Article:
NEW YORK — Fall is looking fabulous.

Federated Department Stores posted a 3.3 percent sales gain for the second quarter and said it was optimistic about fall fashions. The retailer’s outlook backs up recent observations from analysts who say the back-to-school season is shaping up to be one of the best ever.

Still, Wall Street was fixated on the negative, punishing Federated’s stock after the retailer delivered weaker-than-expected quarterly profits. Shares of Federated fell 3.3 percent, or $1.52, to close at $44.50 in trading on the New York Stock Exchange.

“We’re feeling good about the fall fashions,” said Karen Hoguet, chief financial officer, during a conference call to analysts. The cfo was referring to consumer acceptance of the early fall color palettes in lavender, berry and green.

Hoguet said the firm is expecting the consumer to “continue to perform well at retail. But there’s obviously a lot going on in the world. But we are comfortable and you layer on the good fashion that we see coming, [it] makes us feel pretty good about the fall season.”

Terry Lundgren, chairman, president and chief executive officer, said in a statement that the company was pleased with its strong start for the year and expects that strength to continue into the fall season.

At least one analyst thought Wall Street’s reaction to Federated’s results was “knee-jerky.”

“Federated is a well-run company,” observed Christine Augustine, equity analyst at Bear Stearns. “I think that what we’re seeing is the fruits of many years of strategic planning to reposition itself from a pricing standpoint. It is very frustrating to have the stock react this way for what was a very good quality quarter. While sales in June were slightly down, Federated saw a bounce back in July. I think that the company is expecting flat sales in August because of a late Labor day, but [otherwise] the underlying trend is quite good.”

The retailer said income for the three months ended July 31 dropped 35 percent to $78 million, or 43 cents a diluted share, from $120 million, or 64 cents, in the same year-ago quarter. Wall Street’s consensus estimate was 46 cents. The quarter included a one-time charge of $59 million, or 20 cents a diluted share, in connection with Federated’s repurchase of $273 million of its long-term debt. Excluding the one-time cost, diluted earnings per share would have been 63 cents, or 1 cent above the retailer’s prior guidance of between 57 cents to 62 cents for the quarter.

This story first appeared in the August 12, 2004 issue of WWD.  Subscribe Today.

Sales for the quarter rose 3.3 percent to $3.51 billion from $3.43 billion. Same-store sales were also up by 3.3 percent for the period. Private label performance, particularly INC, was strong across the store in the quarter. Sales were strongest at Burdines Macy’s, Macy’s West and Bloomingdale’s. By category, sales were strongest in women’s and men’s sportswear, handbags, jewelry, cosmetics and men’s tailored apparel. Young men’s and swimwear were among the weakest categories.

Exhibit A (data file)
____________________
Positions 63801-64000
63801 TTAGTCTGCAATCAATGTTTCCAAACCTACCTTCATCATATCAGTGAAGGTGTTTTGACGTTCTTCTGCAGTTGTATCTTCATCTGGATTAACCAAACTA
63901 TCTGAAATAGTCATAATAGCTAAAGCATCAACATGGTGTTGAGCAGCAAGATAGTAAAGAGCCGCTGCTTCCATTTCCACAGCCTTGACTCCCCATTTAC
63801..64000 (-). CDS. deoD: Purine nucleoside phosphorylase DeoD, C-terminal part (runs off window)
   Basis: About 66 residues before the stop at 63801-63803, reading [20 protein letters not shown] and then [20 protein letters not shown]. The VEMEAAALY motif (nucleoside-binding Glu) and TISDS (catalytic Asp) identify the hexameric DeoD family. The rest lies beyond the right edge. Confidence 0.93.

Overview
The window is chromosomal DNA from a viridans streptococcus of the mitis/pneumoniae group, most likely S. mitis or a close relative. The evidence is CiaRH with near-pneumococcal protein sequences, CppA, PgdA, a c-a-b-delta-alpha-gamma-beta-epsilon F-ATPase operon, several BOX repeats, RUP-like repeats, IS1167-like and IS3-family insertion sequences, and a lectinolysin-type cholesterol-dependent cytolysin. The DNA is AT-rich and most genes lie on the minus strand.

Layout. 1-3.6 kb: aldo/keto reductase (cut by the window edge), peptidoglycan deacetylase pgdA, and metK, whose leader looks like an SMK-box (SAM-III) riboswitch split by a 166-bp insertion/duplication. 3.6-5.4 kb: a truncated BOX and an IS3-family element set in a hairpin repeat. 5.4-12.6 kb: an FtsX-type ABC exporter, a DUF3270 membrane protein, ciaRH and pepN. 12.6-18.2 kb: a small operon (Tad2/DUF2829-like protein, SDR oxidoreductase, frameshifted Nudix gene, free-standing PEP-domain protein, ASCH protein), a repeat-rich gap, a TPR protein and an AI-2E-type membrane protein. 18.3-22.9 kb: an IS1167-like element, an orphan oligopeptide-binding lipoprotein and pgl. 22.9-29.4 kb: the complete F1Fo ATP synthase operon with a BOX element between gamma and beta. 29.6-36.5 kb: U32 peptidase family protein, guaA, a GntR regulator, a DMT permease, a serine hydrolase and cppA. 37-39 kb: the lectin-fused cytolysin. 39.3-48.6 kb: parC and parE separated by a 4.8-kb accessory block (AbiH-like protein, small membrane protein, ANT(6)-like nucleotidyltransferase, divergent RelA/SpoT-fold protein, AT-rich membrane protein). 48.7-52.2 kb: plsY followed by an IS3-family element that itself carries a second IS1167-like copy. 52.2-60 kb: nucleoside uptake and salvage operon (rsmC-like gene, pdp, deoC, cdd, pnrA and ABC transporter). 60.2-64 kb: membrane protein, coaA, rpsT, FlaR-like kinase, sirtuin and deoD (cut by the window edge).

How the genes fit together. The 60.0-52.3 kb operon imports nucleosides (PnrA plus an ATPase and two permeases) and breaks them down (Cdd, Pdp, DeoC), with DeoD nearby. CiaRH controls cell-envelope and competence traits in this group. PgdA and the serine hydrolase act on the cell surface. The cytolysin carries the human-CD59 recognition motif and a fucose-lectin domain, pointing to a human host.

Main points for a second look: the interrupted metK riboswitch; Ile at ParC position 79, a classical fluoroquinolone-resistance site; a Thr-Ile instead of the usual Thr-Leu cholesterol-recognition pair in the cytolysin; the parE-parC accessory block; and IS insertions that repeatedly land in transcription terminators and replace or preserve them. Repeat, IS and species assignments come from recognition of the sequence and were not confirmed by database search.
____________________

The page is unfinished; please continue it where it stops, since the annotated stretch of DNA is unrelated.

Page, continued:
During the conference call, Hoguet fielded questions raised by analysts over rising pension costs, which contributed to a higher expense ratio for the quarter. Federated’s pension costs were $40 million more than a year ago, which Hoguet attributed to the “last couple of years of lack of returns in the market.”

Hoguet, in response to how Federated views its credit card business in light of Dillard’s announced sale of its portfolio, said Federated’s credit card portfolio remains an “important strategic business for Federated. As you know, the proprietary portfolio is shared between the old Federated and the Macy’s side, which is owned by GE.”

Hoguet also disclosed that Federated will have the ability to end the GE agreement in April 2006. “So that may lead us to look at other options,” the cfo said.

Robert Buchanan of A.G. Edwards, wrote in his note, “We like the job being done these days by Federated ceo Terry Lundgren.”

He explained that under Lundgren, Federated’s turnover has improved nine of the past 11 quarters, with gross margins expanding in eight of those 11 quarters. In addition, Federated has taken “market share from chief rival May [Department Stores]. Federated’s comps have bested those of May [for] nine quarters in a row.”

Despite accolades for Lundgren, enthusiasm for Federated’s stock is tempered by the prospect of 5 percent growth in the second-half’s EPS, Buchanan wrote.

Bear Stearns’ Augustine isn’t as concerned. “During certain time frames, you flex up to drive sales,” she said. “It evens out in the end, but there can be variation from quarter to quarter. If sales slow, then the expense ratio is going to be a potential problem. So far inventory levels are very clean and when you think about comps, Federated has been getting very high-quality comps through full-price selling.”

Federated is projecting an increase in same-store sales of 1.5 percent to 3 percent for the second half of the year, with a full-year comps increase of 3 to 4 percent. The retailer also guided EPS for the third quarter in the 35- to 40-cent range and fourth quarter EPS of between $2.45 to $2.55. The full-year earnings estimate of $3.70 to $3.80 is 10 cents higher than the earlier guidance of between $3.60 to $3.70 a share.

For the six months, income was up 5.4 percent to $175 million, or 96 cents a diluted share, from $166 million, or 88 cents, a year ago. Sales rose 5.1 percent to $7.07 billion from $6.73 billion.

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